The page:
In January 2003, I went to Southeast on a Saturday for a sequence of basketball games against Papillion-LaVista.  However, I must say that the basketball was not the primary purpose for me going, but instead the Chili Feed, where I enjoyed the patently-Nebraska combination of chili and cinnamon rolls.  A few of my teachers were there, particularly those that were working with the student-athletes.  All of the basketball teams enjoyed easy victories over the Monarchs.  Actually, one of the people on the girls’ basketball team (K. McKinnon) was in one of my classes at Pound.

In that sense, getting to see some of my classmates playing sports may have been one impetus for me becoming a superfan.  It started in my junior year of high school, when I attended all the football games and many of the basketball games as well.  People began to notice, and at the end of the year, when the Knights’ soccer team was in the state championship game, I went to it wearing a “Superfan” outfit, with a Southeast T-shirt as well as my black LSE blanket that I used as a cape.

Superfandom went way beyond just football and basketball.  During my senior year, I attended about 150 events in all sports and all levels at LSE, everything from varsity football (of which I missed 3 games due to Yom Kippur, college visit, and college visit.)  I also attended some JV and younger football games, and tennis meets and softball games and volleyball games (the latter as The Human Buzzer… thanks Jeff Smith!).  It was a lot of fun to give support to teams that would not get many non-affiliated (e.g. parents) fans!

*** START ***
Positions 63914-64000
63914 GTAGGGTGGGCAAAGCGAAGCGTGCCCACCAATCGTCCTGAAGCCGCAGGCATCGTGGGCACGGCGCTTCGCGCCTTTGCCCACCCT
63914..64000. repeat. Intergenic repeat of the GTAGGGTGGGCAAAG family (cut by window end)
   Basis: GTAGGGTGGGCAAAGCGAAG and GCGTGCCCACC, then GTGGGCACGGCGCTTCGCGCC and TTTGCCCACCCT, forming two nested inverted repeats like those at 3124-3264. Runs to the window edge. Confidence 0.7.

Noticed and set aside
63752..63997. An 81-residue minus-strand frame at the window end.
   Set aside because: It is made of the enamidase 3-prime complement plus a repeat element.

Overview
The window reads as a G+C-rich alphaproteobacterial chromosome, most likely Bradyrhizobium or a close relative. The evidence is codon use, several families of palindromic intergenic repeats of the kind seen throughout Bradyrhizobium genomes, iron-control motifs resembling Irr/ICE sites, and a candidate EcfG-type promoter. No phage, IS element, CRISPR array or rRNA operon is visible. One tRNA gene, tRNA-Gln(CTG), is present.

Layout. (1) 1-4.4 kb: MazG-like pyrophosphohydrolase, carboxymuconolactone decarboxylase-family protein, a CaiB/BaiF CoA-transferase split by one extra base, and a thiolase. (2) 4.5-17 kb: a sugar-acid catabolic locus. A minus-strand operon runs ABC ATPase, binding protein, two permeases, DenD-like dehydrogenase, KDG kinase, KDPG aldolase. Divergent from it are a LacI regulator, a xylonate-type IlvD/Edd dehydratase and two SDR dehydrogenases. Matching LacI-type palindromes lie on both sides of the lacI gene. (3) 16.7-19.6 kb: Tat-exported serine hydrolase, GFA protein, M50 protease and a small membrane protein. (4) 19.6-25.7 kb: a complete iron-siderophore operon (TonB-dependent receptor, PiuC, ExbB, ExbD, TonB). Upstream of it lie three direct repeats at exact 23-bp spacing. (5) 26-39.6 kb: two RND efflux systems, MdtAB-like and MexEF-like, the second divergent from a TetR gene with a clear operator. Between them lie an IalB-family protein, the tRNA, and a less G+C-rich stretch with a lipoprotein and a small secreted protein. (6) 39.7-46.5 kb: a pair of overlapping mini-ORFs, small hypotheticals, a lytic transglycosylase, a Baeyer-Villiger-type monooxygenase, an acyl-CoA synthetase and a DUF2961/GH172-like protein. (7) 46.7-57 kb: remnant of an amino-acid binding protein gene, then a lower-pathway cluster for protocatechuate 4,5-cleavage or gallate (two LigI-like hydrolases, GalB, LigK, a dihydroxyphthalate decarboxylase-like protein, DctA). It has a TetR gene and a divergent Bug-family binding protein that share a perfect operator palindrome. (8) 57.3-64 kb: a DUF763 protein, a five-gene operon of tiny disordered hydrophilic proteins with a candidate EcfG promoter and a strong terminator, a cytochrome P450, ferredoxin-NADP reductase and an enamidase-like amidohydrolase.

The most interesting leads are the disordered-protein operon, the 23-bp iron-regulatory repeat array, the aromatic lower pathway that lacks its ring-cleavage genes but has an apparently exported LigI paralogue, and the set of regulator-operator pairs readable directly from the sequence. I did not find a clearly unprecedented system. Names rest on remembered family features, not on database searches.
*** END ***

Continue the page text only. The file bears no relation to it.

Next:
I was thrice recognized for my dedication in 2005.  During the Southeast/East girls basketball game in mid-January of 2005, I was recognized by the cheerleaders for my dedication to the sports, and received both a personalized cookie cake as well as a yellow T-shirt that said “#1 KNIGHTS FAN” on the obverse, and “NOAH 00” on the reverse.  I didn’t need to be recognized, but it was nice.  At girls games and games of levels less than varsity, I was consistently the only student in the “student section.” I particularly remember the game at Northeast, where the eventual state champion Northeast throttled the Knights by a 58-29 score.  The cheer parents joined me in the Visiting Students section since I was clearly outnumbered by the Northeast fans.